10 December 2013

Press Release: FGM remains a danger for Tanzania's girls despite laws against the practice

“I was in grave danger and almost dying.” These are the powerful words of Mary Laiza from Arusha Region in Tanzania who had female genital mutilation (FGM) when she was 14 years old. She survived and now campaigns against this brutal practice.

It is estimated that 7.9 million women and girls in Tanzania have undergone FGM (UNICEF, 2013).  New research for 28 Too Many’s report “Country Profile: FGM in Tanzania” shows that there has been good progress against FGM in some areas of Tanzania but there are still very strong challenges to eradicating FGM.

The estimated overall prevalence of FGM in girls and women (15-49 years) is 14.6% which has not changed since 2004 (DHS). However, as with other African countries that practise FGM, there are significant regional variations in prevalence. Worryingly, of the nine regions with the highest prevalence, four have seen an increase from 2004 to 2010. 

“New evidence from our research shows girls are having FGM at a younger age – with those cut before age one year increasing from 28.4% to 31.7% in 2010, with FGM often done in secret,” comments Dr Ann-Marie Wilson, Executive Director of 28 Too Many.  “A change in the law has brought fear of prosecution and is driving the practice underground.  Another reason for FGM being practised includes the belief that a bacterial infection ‘lawalawa’ is cured by FGM (which only took hold after laws against FGM were introduced); this belief is still much in evidence and needs addressing through teaching and retraining.”

28 Too Many’s research will help those working against FGM and supporting vulnerable girls and women in Tanzania and diaspora communities. “FGM a very dangerous practice to my fellow girls and women in Tanzania; it is so painful and can even result in death.  Girls and women who undergo this practice lose their self-esteem and can feel unworthy in the society,” says Consoler Wilbert, a survivor of child abuse and sexual violence who founded New Hope for Girls, a project in Dar es Salaam, which works with vulnerable teenage girls. “This is why I support the work of Ann-Marie Wilson and 28 Too Many. We need this research to raise awareness and help to create the new generation with no FGM.  It is possible and will happen when we all get involved and work together towards achieving this goal.”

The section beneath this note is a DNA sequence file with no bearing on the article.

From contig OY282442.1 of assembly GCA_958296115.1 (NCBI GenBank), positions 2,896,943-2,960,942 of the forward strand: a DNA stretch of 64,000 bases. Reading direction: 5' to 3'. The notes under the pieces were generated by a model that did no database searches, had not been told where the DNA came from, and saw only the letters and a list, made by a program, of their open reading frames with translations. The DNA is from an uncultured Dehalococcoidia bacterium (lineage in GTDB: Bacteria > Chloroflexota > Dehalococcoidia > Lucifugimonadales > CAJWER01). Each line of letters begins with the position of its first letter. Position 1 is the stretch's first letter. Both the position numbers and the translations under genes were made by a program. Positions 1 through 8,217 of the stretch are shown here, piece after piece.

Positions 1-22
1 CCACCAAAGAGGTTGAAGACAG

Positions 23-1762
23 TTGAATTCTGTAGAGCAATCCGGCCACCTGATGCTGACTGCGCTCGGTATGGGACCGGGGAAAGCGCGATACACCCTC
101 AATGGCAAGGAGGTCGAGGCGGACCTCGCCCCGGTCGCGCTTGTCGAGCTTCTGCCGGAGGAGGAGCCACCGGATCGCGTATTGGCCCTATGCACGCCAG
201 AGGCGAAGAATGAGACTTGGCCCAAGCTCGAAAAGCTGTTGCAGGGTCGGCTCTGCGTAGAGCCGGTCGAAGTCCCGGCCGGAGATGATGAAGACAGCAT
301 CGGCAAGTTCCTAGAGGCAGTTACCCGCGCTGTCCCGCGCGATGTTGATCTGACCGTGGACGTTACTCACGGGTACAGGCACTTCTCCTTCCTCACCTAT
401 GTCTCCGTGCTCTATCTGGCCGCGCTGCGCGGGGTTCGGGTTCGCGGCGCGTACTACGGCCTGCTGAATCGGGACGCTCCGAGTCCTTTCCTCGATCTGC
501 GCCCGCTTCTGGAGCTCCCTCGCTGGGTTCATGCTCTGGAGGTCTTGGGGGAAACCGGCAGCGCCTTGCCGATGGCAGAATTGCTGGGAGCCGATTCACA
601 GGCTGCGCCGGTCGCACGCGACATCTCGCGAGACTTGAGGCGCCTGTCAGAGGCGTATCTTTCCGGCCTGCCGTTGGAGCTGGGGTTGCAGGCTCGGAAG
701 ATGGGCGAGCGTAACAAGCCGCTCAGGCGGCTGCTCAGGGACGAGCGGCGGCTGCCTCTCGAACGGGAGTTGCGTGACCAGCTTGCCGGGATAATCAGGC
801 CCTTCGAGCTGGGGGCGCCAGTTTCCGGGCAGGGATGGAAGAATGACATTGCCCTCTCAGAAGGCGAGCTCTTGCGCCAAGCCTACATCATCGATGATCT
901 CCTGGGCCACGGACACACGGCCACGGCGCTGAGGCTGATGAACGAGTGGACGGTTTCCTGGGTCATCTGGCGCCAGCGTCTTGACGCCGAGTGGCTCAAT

Notes to the editor:

Highlights from the Report

  • According to the Demographic Health Survey (DHS), the estimated prevalence of FGM in girls and women (15-49 years) is 14.6% (2010).The overall rate has not changed from the 2004-05 but has decreased by 3.3% from  17.9% in 1996.
  • Of the nine regions with the highest prevalence, five have seen a decrease, and the remaining four an increase between 2004-05 and 2010, with the largest increase occurring in Singida from 43.2% in 2004-5 to 51% in 2010 (DHS).
  • Of those women who have undergone FGM, 90.9% have experienced Types I and II ‘cut, flesh removed’.  Less common, Type IV is recorded at 2.2% and Type III infibulation at 0.7% (DHS, 2010).
  • The cutting of young girls is increasingly carried out at an earlier age, with girls cut before their first birthday increasing from 28.4% in 2004-5 to 31.7% in 2010 (DHS).  
  • Of the regions that practise FGM, those that are predominantly Christian have the highest proportion of women who have had FGM. There does not appear to be a strong connection between Islam and FGM in Tanzania and a number of ethnic groups that practise Islam do not practise FGM.  
  • Lawalawa is a relatively new phenomenon arising first among the Nyaturu ethnic group in the 1970s after FGM was first banned. It was believed that lawalawa was a disease which was cured by FGM and as a result mass cuttings were performed. In reality lawalawa was outbreaks of vaginal or urinary tract infections that can be treated with antibiotics.  It may also have been used as a pretext among the Nyaturu under which to continue performing FGM.  Despite efforts to combat this belief, it persists and has spread across Tanzania. Furthermore, the belief is not limited to vaginal or urinary infections, but sometimes also when girls or even boys have a fever or other disease.
  • There are more than 58 organisations campaigning to end FGM in Tanzania and working to support women/girls affected by FGM using a variety of approaches. 


Additional Notes on FGM in the Tanzanian Community in the UK - According to the International Organisation for Migration (IOM) mapping exercise in 2009, is difficult to put a figure on the exact number of Tanzanian nationals living in the UK but community organisations estimate that there are over 100,000, of whom roughly 75% are thought to be living in the London area. The UK national Census for 2001 recorded over 32,635 Tanzanians in the UK.